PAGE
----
Social and Economic Rights and Social Policy Change in Latin America

HR Landau

David Landau is Mason Ladd Professor and Associate Dean for International Programs at Florida State University College of Law. He received his A.B., J.D., and Ph.D. (political science) from Harvard University. Professor Landau writes primarily about the field of comparative constitutional law, with a focus on Latin America. His recent work has focused on democratic transitions and the potential risks of constitutional amendment and constitution-making for democracy, as well as on judicial activism on socioeconomic rights issues across the developing world. His recent work has been published or is forthcoming in a number of journals, including the Harvard International Law Journal, the Chicago Law Review, and the International Journal of Constitutional Law. In 2017, his coauthored volume Colombian Constitutional Law: Leading Cases (with Manuel José Cepeda Espinosa) was published by Oxford University Press. He has been an editor of IConnect since 2012, the blog of the International Journal of Constitutional Law.


Symbols or Substance? Courts, Rights and Distributive Justice

HR Langford

Malcolm Langford is a Professor of Public Law at the University of Oslo, and the Co-Director of the Centre on Law and Social Transformation, University of Bergen/CMI. His research and teaching span human rights, international investment and development and comparative constitutionalism in both social science and law. He is Co-Editor for the Cambridge University Press Book Series on Globalization and Human Rights and is Co-Editor of the forthcoming Oxford Handbook on Economic and Social Rights. Malcolm co-coordinates four major research grants on the politics of rights, and co-directs the Global School on Socio-Economic Rights. He also serves as an advisor to various UN bodies, governments and NGOs. His books include Socio-Economic Rights Strategies in South Africa: Symbols or Substance? (Cambridge University Press, 2014) and Social Rights Jurisprudence: Emerging Trends in International and Comparative Law (Cambridge: Cambridge University Press, 2008). He was the inaugural winner of the European Society for International Law’s Young Scholar Prize.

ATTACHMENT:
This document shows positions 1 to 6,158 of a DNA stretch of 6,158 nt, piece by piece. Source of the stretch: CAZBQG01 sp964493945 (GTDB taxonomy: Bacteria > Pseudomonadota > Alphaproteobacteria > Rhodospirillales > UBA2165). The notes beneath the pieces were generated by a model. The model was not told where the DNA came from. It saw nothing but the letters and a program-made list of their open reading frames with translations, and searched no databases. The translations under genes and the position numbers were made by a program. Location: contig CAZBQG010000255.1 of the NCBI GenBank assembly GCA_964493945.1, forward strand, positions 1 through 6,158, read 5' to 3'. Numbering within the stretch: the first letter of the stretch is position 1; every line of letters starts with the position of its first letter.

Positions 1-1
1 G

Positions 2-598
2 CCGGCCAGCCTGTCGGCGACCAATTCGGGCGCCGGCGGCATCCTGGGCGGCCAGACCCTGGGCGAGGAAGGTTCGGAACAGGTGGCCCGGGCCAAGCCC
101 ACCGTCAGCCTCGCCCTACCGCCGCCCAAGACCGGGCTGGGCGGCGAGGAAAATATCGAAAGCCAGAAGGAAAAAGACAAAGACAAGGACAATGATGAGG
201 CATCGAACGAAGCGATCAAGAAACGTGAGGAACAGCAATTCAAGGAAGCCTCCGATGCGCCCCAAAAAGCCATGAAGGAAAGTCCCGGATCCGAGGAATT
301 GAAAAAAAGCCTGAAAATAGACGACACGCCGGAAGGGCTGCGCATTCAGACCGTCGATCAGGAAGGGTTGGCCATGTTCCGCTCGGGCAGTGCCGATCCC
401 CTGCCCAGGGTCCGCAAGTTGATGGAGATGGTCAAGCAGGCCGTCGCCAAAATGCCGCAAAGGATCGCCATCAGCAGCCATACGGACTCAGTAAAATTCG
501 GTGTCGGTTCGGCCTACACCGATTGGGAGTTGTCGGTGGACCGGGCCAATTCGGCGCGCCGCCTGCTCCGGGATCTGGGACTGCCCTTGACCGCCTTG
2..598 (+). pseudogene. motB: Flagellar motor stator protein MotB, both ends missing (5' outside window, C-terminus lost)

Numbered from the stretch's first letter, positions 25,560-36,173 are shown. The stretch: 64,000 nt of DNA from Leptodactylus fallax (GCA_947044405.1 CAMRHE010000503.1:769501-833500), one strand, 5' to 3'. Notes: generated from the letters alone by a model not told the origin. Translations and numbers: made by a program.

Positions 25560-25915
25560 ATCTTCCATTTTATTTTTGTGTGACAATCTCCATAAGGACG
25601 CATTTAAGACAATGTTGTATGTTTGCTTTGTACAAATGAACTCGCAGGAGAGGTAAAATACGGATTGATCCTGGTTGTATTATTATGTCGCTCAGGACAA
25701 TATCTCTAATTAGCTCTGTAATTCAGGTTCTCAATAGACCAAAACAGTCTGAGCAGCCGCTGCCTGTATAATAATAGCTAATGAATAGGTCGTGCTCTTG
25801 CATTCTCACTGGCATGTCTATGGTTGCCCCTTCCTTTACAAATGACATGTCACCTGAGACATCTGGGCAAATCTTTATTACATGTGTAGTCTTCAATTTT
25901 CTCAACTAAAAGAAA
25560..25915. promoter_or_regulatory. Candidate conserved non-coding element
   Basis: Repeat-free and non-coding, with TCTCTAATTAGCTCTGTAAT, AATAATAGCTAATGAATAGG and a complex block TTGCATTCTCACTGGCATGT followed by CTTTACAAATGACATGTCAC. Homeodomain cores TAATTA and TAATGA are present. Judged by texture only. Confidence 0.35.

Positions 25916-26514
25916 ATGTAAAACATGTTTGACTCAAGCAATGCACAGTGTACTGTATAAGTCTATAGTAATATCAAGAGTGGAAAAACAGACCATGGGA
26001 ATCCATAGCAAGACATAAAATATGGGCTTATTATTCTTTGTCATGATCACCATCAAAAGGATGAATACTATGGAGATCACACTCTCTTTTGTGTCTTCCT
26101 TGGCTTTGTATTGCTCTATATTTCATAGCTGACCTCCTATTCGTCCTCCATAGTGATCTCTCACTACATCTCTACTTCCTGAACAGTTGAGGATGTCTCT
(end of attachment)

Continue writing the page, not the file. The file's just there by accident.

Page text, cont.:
Social and Economic Rights and Distributive Justice in India: Land and Health Care

HR Wahi

Namita Wahi is a Fellow at the Centre for Policy Research in New Delhi, where she leads the Land Rights Initiative. Namita holds a doctorate in law (S.J.D.) from Harvard Law School, where she was an American Association of University Women Fellow, and wrote her dissertation on ‘The Right to Property and Economic Development in India’. Namita’s research interests are broadly in the areas of property rights, social and economic rights, rights of vulnerable communities, and eminent domain or expropriation law. She has written extensively on these issues in various academic journals and edited volumes, as well as for newspapers and magazines, and has spoken about these issues on prime time television. Namita has taught courses in these areas at Harvard University, both at the Law School and the Department of Government, and at the National University of Juridical Sciences, Kolkata. She is also a member of the Technical Committee reviewing the Pilot Study led by a consortium of research organisations on the Digital Land Records Modernisation Programme of the Department of Land Resources. Before entering academia, Namita was a litigator with Davis Polk and Wardwell in New York. 



Page last updated on 14 December 2018